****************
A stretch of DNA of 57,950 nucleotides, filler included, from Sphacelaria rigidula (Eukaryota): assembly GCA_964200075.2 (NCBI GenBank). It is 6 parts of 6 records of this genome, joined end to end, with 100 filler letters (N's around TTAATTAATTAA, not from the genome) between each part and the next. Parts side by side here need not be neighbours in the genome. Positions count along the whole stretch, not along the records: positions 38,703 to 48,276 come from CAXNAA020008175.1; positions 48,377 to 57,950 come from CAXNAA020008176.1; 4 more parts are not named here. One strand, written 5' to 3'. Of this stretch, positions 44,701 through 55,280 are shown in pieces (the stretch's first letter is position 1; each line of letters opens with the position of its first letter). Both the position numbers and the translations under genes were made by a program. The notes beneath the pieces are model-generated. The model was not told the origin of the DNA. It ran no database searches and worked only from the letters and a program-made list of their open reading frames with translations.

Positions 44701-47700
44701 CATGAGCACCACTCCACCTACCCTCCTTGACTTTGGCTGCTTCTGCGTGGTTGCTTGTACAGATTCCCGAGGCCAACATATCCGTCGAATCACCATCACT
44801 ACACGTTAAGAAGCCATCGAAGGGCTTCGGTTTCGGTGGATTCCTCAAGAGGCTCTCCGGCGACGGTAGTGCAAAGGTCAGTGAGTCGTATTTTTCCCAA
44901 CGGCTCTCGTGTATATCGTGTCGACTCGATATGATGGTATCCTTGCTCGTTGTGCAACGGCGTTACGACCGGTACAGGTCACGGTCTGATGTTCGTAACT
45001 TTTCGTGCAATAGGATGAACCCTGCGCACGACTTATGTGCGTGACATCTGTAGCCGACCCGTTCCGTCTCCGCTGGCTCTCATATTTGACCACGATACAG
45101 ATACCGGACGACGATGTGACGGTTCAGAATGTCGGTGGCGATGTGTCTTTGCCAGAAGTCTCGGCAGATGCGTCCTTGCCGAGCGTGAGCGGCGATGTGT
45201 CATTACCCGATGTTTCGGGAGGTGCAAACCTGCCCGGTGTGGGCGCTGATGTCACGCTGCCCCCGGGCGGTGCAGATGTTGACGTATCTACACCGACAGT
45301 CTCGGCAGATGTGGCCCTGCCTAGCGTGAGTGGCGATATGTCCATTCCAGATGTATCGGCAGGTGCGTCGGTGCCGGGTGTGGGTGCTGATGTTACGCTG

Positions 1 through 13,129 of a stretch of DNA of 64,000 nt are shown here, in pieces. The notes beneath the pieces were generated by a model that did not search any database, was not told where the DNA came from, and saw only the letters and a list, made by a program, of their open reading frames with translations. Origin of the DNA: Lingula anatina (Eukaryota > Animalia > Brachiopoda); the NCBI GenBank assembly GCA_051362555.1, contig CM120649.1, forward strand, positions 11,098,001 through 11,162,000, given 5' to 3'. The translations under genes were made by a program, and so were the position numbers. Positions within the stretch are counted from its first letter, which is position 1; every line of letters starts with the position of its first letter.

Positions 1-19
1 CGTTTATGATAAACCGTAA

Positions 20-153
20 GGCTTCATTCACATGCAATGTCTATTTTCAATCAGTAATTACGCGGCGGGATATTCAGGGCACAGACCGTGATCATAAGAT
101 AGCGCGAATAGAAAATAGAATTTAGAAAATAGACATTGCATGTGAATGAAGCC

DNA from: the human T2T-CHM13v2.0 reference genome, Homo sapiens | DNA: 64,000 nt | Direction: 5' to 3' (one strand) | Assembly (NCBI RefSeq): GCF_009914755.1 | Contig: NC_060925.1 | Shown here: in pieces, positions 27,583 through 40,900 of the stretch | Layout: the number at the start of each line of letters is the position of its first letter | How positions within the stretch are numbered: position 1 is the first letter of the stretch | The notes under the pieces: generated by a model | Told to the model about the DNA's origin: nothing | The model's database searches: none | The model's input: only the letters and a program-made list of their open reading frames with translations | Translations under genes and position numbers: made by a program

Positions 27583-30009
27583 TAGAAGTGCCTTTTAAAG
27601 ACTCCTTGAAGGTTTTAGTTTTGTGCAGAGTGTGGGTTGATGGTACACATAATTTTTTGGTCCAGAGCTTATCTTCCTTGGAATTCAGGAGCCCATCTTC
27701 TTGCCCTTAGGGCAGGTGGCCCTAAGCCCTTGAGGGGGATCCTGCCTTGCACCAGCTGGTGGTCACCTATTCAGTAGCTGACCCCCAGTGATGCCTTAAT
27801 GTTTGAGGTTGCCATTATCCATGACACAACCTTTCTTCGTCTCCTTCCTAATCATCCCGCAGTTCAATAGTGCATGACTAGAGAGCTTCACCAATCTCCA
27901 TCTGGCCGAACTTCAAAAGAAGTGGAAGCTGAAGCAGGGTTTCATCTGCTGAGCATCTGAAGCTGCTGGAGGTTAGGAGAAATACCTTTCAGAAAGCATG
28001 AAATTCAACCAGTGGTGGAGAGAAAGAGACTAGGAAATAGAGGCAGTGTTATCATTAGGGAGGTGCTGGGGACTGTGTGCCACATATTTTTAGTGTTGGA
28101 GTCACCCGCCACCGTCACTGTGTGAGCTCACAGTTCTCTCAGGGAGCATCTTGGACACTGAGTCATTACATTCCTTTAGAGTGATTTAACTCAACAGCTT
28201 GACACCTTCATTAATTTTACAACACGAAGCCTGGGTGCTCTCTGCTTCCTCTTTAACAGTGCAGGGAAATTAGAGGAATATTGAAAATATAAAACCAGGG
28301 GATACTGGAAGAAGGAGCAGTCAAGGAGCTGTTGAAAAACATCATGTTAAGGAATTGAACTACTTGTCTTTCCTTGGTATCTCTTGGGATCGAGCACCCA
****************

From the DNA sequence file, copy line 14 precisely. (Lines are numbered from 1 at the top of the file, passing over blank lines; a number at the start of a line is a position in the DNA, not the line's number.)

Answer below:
20 GGCTTCATTCACATGCAATGTCTATTTTCAATCAGTAATTACGCGGCGGGATATTCAGGGCACAGACCGTGATCATAAGAT